Preferred pronouns would be "it/it" because according to this country, I'm a piece of human trash.

KVRist
48 posts since 24 Nov, 2017

Post Wed May 19, 2021 8:00 pm

SORRY I DON'T KNOW HOW TO USE THIS QUOTE FEATURE
My 1st message was:
Plugins!!Plugins!!
How ya doin'! I'm wondering if LiveSpice is totally royalty-free to use for my productions, and are there any restrictions for using it? Can I take the models I build and use them in another plug-ins creating software like JUCE or Blue Cat's Plug'n Script?

dsharlet wrote back (part of the message is not included):
If you are asking about the source code of LiveSPICE, it uses the MIT license, which is pretty permissive.

If you are asking about the simulations it generates, I would say that depends on the source of the circuits you are simulating. I certainly wouldn't claim ownership of the generated simulations, so if you developed the circuit yourself, it's all yours. If you copied a circuit from somewhere, I would ask the owner of that circuit.

End Quote

My new reply is:
So, to make my plug-ins or software, I guess I need to know if I will be needing to include the source code of LiveSPICE and/or the MIT License inside of my plug-ins or software, JUST BECAUSE I'M USING LiveSPICE TO CREATE THE PLUG-INS OR SOFTWARE. Sorry, I'm a total novice developer. To put it differently, If I make a VST 3 plug-in and include a Live SPICE Simulation, do I then have to include the Source Code of LiveSPICE or the MIT License in some form somewhere (either within the plug-in code or in a Document outside of the plug-in code)?

About the circuits---If I develop a circuit within LiveSPICE, is LiveSPICE a source of FREE circuits because it has "included parts" that I access using the LiveSPICE interface? To put it differently, Are the "included parts" of LiveSPICE totally FREE to use, as "source"? How do I develop my own circuits from scratch? Can I do it somehow inside of LiveSPICE or even outside of LiveSPICE?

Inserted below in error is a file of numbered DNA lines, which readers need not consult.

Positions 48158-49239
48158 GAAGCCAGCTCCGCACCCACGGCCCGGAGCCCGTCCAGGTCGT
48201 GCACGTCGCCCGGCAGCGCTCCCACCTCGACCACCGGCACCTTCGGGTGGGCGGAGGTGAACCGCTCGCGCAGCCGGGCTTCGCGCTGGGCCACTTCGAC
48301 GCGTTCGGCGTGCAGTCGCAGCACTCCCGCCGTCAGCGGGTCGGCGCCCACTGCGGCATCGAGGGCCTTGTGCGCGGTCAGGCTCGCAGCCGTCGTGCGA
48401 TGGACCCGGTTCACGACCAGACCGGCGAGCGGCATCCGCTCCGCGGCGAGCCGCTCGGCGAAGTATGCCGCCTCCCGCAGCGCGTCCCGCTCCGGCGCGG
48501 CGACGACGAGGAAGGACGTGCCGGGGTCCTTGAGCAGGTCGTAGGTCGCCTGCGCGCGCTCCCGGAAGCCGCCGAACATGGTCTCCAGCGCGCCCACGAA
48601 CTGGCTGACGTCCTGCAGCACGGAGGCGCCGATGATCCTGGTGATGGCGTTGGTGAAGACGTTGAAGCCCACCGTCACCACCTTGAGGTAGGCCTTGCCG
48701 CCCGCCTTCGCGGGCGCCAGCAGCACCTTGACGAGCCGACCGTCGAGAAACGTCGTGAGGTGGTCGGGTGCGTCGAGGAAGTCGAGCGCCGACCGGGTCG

I also have no idea on how I'm to get the simulations into a different set of instructions or code because, I say again, I am a total novice developer with no coding experience.

KVRAF
6401 posts since 12 Feb, 2006 from Helsinki, Finland

Post Wed May 19, 2021 8:51 pm

Plugins!!Plugins!! wrote:
Wed May 19, 2021 8:00 pm
SORRY I DON'T KNOW HOW TO USE THIS QUOTE FEATURE
If you click the "quote" icon in a post (ie. the quotation marks on top-right), it'll actually show you by giving you the whole post in the editor inside a quotation block which can then be editted, but the above quote in BBCode looks like this (and no, you don't need to worry about the parameters; they are optional):

Code: Select all

[quote=Plugins!!Plugins!! post_id=8114643 time=1621483209 user_id=408701]
SORRY I DON'T KNOW HOW TO USE THIS QUOTE FEATURE
[/quote]
Preferred pronouns would be "it/it" because according to this country, I'm a piece of human trash.

KVRAF
6401 posts since 12 Feb, 2006 from Helsinki, Finland

Post Wed May 19, 2021 9:04 pm

Plugins!!Plugins!! wrote:
Wed May 19, 2021 8:00 pm
To put it differently, If I make a VST 3 plug-in and include a Live SPICE Simulation, do I then have to include the Source Code of LiveSPICE or the MIT License in some form somewhere (either within the plug-in code or in a Document outside of the plug-in code)?
I am not a lawyer and this is not legal advice, but MIT license is sort and simple and the even shorter version is that essentially all you need to do is to include a copy of the original license (but not source code or anything like that) somewhere with the software and not sue the original author for any damages.

The usual way people do this with permissive licenses (MIT, "BSD", Apache, CC-BY, etc) is to have either an about-box or documentation that contains statements similar to the following:

Code: Select all

This software includes LiveSPICE with following license:

<copy-paste-LiveSPICE-license-here>
Preferred pronouns would be "it/it" because according to this country, I'm a piece of human trash.